Mergers & Acquisitions


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Introduction to M&A activity and the most important drivers.

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  • Mergers & Acquisitions

    1. 1. Mergers & Acquisitions Prof. dr. Ruud Pruijm RA
    2. 2. An Introduction
    3. 3. What is all about? <ul><li>“ The buying, selling and combining of different companies to grow rapidly without having to create another business entity.” </li></ul>
    4. 4. Varieties of takeovers <ul><li>A takeover refers to the transfer of control of the firm from one group of shareholders (i.e. the “bidder”) to another </li></ul><ul><li>Takeovers occur by acquisition, proxy contest, or going private </li></ul><ul><li>Proxy contests occur when a group of shareholders attempts to gain controlling seats on the board of directors by voting in new directors. </li></ul><ul><li>In going private transactions all the share of a public firm are purchased by a small group of investors. The shares are delisted from stock exchanges. </li></ul>
    5. 5. Basic forms <ul><li>Merger </li></ul><ul><ul><li>Absorption of one firm by another, and it acquires all of the assets and liabilities of the acquired firm </li></ul></ul><ul><ul><li>Acquired firm ceases to exist </li></ul></ul><ul><li>Acquisition </li></ul><ul><ul><li>Of stock: buying stock in a public offer </li></ul></ul><ul><ul><li>Of assets: buying all the assets in an offer </li></ul></ul>
    6. 6. Motives <ul><li>Revenue enhancement </li></ul><ul><ul><li>E.g. better distribution network, better product mix, filling in the missing pieces </li></ul></ul><ul><li>Cost reduction </li></ul><ul><ul><li>Economies of scale </li></ul></ul><ul><ul><li>Vertical integration: easier coordination </li></ul></ul><ul><li>Inefficient management </li></ul>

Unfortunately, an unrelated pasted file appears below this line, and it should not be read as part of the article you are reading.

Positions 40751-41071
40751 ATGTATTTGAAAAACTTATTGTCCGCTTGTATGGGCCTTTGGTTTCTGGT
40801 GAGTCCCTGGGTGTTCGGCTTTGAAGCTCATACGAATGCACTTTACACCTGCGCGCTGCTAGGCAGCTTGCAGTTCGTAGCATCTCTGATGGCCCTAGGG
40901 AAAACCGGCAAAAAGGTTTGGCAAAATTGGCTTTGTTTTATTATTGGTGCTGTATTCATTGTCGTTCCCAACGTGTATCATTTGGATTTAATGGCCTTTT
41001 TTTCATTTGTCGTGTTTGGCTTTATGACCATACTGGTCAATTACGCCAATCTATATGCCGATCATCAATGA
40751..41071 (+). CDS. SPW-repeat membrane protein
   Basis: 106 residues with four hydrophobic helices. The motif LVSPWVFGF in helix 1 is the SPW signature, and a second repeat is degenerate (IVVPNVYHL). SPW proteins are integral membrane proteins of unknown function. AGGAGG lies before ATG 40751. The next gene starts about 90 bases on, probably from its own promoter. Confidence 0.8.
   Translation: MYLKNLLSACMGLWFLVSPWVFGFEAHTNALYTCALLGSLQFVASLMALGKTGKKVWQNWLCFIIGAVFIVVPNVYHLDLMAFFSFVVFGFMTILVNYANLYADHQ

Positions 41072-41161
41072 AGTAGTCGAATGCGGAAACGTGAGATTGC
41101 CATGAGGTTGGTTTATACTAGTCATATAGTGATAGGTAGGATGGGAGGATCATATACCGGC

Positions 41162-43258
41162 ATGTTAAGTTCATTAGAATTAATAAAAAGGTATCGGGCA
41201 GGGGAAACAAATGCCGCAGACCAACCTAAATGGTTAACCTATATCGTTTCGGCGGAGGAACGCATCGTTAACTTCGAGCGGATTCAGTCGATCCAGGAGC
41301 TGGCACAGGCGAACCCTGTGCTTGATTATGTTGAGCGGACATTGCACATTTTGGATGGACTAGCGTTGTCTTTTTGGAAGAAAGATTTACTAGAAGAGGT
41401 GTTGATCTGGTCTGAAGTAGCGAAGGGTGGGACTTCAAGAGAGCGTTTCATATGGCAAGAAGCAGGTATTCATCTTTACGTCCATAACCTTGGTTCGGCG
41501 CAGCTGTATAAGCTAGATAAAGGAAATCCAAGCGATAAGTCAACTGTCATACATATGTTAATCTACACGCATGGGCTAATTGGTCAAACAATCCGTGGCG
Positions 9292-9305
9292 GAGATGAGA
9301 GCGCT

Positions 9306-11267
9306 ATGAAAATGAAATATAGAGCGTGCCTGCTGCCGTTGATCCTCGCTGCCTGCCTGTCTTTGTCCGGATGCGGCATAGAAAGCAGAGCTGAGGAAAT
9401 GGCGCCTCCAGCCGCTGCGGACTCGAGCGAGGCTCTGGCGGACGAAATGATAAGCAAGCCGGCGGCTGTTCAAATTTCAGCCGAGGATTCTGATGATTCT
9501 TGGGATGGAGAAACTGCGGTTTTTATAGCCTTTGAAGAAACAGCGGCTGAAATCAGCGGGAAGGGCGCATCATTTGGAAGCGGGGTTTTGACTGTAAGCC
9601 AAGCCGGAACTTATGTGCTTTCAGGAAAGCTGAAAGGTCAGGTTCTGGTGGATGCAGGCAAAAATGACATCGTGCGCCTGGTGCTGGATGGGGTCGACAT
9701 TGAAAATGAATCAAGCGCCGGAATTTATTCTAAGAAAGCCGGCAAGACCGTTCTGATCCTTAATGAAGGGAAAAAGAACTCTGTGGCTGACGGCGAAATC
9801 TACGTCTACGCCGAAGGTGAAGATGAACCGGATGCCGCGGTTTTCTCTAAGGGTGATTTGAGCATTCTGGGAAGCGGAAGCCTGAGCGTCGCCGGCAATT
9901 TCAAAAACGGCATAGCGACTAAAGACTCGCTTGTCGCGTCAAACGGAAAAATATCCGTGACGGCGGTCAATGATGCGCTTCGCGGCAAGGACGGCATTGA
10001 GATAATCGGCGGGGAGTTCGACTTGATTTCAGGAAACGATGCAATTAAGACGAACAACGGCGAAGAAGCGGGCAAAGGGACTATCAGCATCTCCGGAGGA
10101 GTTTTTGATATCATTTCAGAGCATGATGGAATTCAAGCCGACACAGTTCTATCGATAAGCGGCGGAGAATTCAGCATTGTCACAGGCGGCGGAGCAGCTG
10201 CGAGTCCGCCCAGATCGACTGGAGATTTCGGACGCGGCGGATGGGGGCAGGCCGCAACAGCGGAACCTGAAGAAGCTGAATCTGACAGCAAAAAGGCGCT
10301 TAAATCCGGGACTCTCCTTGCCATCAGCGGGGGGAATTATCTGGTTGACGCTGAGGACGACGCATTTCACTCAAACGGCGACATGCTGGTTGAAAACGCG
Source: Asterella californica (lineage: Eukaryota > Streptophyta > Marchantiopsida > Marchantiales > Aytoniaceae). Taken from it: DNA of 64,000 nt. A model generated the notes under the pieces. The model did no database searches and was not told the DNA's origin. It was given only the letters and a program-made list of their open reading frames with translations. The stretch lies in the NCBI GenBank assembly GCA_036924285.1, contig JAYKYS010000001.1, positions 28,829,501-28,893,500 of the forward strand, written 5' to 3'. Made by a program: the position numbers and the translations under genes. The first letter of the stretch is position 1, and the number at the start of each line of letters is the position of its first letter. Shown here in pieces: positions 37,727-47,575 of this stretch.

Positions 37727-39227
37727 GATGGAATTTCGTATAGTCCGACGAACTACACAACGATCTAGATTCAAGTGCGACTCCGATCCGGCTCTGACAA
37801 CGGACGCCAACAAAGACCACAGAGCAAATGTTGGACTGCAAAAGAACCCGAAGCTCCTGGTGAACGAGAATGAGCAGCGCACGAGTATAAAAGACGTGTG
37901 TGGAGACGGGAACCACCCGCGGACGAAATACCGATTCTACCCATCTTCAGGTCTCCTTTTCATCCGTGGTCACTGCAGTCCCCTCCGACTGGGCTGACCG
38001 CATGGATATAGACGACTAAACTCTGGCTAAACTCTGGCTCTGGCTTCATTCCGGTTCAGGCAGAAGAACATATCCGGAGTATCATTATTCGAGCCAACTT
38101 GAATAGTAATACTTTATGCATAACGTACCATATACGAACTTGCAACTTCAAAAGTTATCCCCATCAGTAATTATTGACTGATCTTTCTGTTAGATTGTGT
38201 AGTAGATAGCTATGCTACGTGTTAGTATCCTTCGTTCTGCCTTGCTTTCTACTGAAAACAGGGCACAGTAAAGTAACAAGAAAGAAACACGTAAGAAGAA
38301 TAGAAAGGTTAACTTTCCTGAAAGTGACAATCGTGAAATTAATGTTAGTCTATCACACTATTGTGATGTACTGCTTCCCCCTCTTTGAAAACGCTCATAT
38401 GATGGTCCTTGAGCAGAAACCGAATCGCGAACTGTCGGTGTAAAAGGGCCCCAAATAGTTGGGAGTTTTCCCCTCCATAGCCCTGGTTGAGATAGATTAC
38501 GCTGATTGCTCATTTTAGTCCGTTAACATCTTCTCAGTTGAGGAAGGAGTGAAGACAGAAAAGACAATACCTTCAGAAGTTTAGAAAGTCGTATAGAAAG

7. 7. Takeovers <ul><li>Strategic </li></ul><ul><ul><li>The bidder is a company </li></ul></ul><ul><ul><ul><li>Akzo Nobel bid on ICI </li></ul></ul></ul><ul><ul><ul><li>Takeover of Scottish & Newcastle by Heineken and Carlsberg </li></ul></ul></ul><ul><li>Financial </li></ul><ul><ul><li>The bidder is private equity </li></ul></ul><ul><ul><ul><li>Stork by Candover </li></ul></ul></ul><ul><ul><ul><li>VNU by KKR, Carlyle en Alpinvest </li></ul></ul></ul><ul><ul><li>Trigger: activist hedge funds and private equity </li></ul></ul>
    8. 8. M&A Funding <ul><li>Hedge funds </li></ul><ul><ul><li>9,000 funds managing over $1.2 trillion in assets in 2006 </li></ul></ul><ul><li>Private Equity </li></ul><ul><ul><li>25% of deals, average deal size $800 million </li></ul></ul><ul><ul><li>Mega funds: Top 5 - $115 billion </li></ul></ul>